There’s a reason a couple’s first year of marriage is memorable. It’s not the honeymoon phase, the new house, or the prospect of having a baby that truly marks one’s marriage after the wedding. It’s the shattered expectations, unexpected conflicts, and the doubts that stick. This is especially true if you hadn’t stayed under the same roof for longer than three days before you said your marital vows. The first six months is when you get to know your partner best and realize that you’re in this for the long haul. The traits you like come paired with traits you think you might not be able to stand, and that’s okay. It’s normal when two very different lives converge under the same roof in pursuit of love and happiness.
These unique challenges aren’t meant to break your marriage but to fortify it. Sadly, some couples dive into this unprepared for the task of getting to know the person they married inside and out.
If you feel daunted and overwhelmed by the weight of this commitment, don’t worry. You’re not alone. The most important thing is to get your expectations straight so that you’ll survive the first six months, six years, and, hopefully, six decades and beyond of a happy married life.
Strategize Your Way Out of Conflicts
Prevention is better than intervention, even in conflicts between spouses. That’s not to say you can totally prevent conflicts. You want to avoid the harsh words and actions that could make matters worse and emotionally scar your partner.
By this time, you should have a good idea of how you and your spouse differ in terms of food, design preferences, music, people, and so on. What you want is to sit down and talk about how both of you react to certain things. Do they raise their voice at once? Do you like walking out on arguments? Are you both quick to play the blame game? Acknowledge where either of you falls short and think of ways you can manage tough conversations and confrontations. It can be as simple as promising not to shout, curse, or be offensive. You can vow never to argue in front of other people.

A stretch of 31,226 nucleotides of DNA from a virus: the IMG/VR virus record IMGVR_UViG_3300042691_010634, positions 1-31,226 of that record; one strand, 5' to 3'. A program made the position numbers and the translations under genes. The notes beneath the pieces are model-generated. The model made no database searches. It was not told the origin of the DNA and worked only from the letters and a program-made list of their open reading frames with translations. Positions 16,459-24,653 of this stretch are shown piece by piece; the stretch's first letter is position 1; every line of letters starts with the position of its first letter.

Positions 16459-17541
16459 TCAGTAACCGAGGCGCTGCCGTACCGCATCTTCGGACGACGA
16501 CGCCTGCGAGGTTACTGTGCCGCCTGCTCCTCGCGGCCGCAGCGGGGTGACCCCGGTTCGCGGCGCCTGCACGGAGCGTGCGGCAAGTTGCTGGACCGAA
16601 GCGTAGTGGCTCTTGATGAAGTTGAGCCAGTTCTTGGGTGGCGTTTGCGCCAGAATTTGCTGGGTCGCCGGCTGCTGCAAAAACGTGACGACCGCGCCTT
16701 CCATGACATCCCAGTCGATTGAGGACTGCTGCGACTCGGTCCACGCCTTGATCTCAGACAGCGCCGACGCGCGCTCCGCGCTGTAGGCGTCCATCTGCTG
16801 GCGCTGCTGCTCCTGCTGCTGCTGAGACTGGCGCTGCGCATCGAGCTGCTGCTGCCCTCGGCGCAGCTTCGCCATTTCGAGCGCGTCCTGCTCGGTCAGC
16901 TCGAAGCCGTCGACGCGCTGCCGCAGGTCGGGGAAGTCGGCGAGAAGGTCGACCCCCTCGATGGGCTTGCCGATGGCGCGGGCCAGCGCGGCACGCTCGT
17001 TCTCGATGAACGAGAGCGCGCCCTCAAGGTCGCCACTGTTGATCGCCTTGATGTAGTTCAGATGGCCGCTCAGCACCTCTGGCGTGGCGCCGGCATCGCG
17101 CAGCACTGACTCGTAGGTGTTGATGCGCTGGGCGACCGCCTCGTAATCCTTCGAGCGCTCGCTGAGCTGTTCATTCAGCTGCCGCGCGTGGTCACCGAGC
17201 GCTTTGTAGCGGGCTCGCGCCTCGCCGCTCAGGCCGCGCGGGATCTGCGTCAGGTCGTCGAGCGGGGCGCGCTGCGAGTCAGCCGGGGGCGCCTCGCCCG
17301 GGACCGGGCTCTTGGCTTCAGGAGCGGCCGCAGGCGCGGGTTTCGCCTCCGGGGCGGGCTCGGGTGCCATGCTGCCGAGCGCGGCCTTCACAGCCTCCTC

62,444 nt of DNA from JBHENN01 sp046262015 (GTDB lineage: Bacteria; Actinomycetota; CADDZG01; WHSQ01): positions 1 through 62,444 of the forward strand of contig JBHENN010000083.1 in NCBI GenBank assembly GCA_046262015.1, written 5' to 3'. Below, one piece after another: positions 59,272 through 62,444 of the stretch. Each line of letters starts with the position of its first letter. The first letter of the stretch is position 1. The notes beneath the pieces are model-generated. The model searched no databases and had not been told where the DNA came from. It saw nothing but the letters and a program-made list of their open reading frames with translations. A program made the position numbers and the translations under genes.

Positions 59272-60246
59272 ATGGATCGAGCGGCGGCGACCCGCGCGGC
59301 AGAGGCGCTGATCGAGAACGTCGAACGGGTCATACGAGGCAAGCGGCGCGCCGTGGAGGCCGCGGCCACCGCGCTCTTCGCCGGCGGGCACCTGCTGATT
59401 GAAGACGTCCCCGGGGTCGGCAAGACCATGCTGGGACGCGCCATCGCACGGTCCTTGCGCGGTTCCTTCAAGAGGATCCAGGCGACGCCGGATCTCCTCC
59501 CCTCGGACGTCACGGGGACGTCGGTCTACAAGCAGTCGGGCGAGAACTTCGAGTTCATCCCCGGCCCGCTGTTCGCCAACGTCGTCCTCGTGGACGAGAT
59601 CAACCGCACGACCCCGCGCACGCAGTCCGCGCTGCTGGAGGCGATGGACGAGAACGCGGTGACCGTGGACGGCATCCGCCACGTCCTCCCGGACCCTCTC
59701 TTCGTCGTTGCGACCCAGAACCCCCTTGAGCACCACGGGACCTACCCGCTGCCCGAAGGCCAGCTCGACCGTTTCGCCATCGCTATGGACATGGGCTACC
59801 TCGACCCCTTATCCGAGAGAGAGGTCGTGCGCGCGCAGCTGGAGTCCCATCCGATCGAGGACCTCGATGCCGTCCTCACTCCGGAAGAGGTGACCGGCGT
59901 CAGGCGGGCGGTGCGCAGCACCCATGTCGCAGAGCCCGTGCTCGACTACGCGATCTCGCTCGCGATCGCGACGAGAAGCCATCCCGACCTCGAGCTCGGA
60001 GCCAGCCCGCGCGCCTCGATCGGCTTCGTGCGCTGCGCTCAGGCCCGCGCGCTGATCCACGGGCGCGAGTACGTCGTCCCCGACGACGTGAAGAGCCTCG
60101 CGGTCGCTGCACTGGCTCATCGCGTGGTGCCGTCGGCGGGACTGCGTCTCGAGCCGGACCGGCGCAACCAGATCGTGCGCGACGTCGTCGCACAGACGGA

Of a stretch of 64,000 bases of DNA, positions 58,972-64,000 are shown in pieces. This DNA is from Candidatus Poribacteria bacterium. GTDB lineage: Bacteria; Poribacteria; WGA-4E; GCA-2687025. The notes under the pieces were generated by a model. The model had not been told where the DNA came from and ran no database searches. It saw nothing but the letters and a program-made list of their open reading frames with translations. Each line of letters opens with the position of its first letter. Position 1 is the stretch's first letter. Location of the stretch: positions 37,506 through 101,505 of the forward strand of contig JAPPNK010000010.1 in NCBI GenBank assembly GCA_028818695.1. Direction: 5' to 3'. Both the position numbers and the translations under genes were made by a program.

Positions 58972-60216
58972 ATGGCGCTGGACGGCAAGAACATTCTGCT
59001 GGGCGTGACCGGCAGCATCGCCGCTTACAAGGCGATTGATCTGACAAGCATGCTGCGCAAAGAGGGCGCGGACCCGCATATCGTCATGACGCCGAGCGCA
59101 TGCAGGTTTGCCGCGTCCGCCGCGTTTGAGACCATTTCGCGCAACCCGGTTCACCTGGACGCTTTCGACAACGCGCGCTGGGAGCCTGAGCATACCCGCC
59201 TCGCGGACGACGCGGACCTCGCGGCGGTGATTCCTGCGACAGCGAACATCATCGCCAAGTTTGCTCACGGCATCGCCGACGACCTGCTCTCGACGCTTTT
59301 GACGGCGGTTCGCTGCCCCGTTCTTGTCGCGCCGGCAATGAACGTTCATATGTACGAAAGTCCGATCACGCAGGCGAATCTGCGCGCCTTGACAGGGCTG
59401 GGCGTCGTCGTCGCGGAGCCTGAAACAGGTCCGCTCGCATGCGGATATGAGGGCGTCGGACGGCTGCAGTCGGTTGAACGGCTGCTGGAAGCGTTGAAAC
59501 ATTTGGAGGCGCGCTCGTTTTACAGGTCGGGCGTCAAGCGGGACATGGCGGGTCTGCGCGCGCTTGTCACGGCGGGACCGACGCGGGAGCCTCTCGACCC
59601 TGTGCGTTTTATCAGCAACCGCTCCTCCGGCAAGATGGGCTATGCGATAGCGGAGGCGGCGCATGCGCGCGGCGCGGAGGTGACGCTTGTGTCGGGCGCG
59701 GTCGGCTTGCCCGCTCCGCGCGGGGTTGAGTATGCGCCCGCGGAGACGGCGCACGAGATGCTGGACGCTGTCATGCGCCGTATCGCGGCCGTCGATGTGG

Perhaps your main conflict is in your differing preferences in the things you share. Agree to disagree and find ways to meet each other’s wants. It doesn’t matter if it’s your living room furniture or your bed heating. If you prefer varying temperatures in your bedroom, pursue solutions like a dual-zone climate comfort system. Nothing is too trivial to practice love and respect for one another.
Give Each Other Time to Adjust
You can’t expect to adjust to a new house and a new “roommate” overnight. The first six to twelve months of marriage is when you get to know each other to the tee. From nighttime habits and disgusting food pet peeves to anger issues and nervous ticks, this is when you’re introduced to the totality of the person you married.
It’s not unusual to have doubts but remember that marriage is about loving both the beautiful and the ugly sides of your partner. The two of you are on the same boat in this regard. He or she is also discovering your little quirks that they may find strange or undesirable, but what matters at the end of the day is your choice to stay together anyway. Who knows? These little quirks you notice from each other might be the reason you fall deeper in love with them in the future.
Improve Yourselves Together
Make a conscious effort to improve together. This could mean reading self-help books, attending seminars, or regularly evaluating how you’re doing as a married couple. Look at it as a good kind of challenge instead of a burden. You’re not changing yourselves so that you can accept one another. Acceptance should’ve happened before you were married. You’re improving your temper, tidiness, culinary skills, and profession because you want to give each other the best life. When these efforts are borne out of love, they’re anything but cumbersome.
It Might Feel Like Surviving
There’s a difference between surviving and winning, and your first few months together will most likely feel like the former. Marriage presents challenges that will transform you either for the good or the bad. It’s by entering this commitment together with the right mindset and expectations that you eventually feel like you’re winning. The transition is often long and difficult, but you vowed to stick together through thick and thin, so you might as well give it your best shot.